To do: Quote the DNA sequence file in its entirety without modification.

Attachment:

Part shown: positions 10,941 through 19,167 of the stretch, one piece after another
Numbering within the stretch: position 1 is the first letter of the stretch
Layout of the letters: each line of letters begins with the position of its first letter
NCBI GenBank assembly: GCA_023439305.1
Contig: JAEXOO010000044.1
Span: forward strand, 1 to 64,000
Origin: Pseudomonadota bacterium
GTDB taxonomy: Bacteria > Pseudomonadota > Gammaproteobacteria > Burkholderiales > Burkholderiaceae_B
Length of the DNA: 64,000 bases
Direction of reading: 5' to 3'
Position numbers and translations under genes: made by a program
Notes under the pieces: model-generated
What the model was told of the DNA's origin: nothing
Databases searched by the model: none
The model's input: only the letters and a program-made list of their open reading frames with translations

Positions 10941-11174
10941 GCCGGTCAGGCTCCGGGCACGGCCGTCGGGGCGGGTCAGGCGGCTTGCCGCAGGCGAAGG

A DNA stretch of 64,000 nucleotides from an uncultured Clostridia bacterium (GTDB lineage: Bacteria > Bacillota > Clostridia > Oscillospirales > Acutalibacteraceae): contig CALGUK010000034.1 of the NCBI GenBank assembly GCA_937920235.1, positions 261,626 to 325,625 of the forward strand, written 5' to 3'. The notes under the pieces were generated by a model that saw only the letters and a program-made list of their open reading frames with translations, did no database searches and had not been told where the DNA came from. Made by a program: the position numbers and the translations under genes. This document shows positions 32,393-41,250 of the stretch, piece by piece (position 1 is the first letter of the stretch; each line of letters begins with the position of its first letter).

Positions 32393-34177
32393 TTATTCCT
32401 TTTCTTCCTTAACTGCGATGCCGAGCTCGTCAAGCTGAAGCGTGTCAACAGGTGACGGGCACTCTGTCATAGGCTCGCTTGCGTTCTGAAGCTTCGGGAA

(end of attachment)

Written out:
Part shown: positions 10,941 through 19,167 of the stretch, one piece after another
Numbering within the stretch: position 1 is the first letter of the stretch
Layout of the letters: each line of letters begins with the position of its first letter
NCBI GenBank assembly: GCA_023439305.1
Contig: JAEXOO010000044.1
Span: forward strand, 1 to 64,000
Origin: Pseudomonadota bacterium
GTDB taxonomy: Bacteria > Pseudomonadota > Gammaproteobacteria > Burkholderiales > Burkholderiaceae_B
Length of the DNA: 64,000 bases
Direction of reading: 5' to 3'
Position numbers and translations under genes: made by a program
Notes under the pieces: model-generated
What the model was told of the DNA's origin: nothing
Databases searched by the model: none
The model's input: only the letters and a program-made list of their open reading frames with translations

Positions 10941-11174
10941 GCCGGTCAGGCTCCGGGCACGGCCGTCGGGGCGGGTCAGGCGGCTTGCCGCAGGCGAAGG

A DNA stretch of 64,000 nucleotides from an uncultured Clostridia bacterium (GTDB lineage: Bacteria > Bacillota > Clostridia > Oscillospirales > Acutalibacteraceae): contig CALGUK010000034.1 of the NCBI GenBank assembly GCA_937920235.1, positions 261,626 to 325,625 of the forward strand, written 5' to 3'. The notes under the pieces were generated by a model that saw only the letters and a program-made list of their open reading frames with translations, did no database searches and had not been told where the DNA came from. Made by a program: the position numbers and the translations under genes. This document shows positions 32,393-41,250 of the stretch, piece by piece (position 1 is the first letter of the stretch; each line of letters begins with the position of its first letter).

Positions 32393-34177
32393 TTATTCCT
32401 TTTCTTCCTTAACTGCGATGCCGAGCTCGTCAAGCTGAAGCGTGTCAACAGGTGACGGGCACTCTGTCATAGGCTCGCTTGCGTTCTGAAGCTTCGGGAA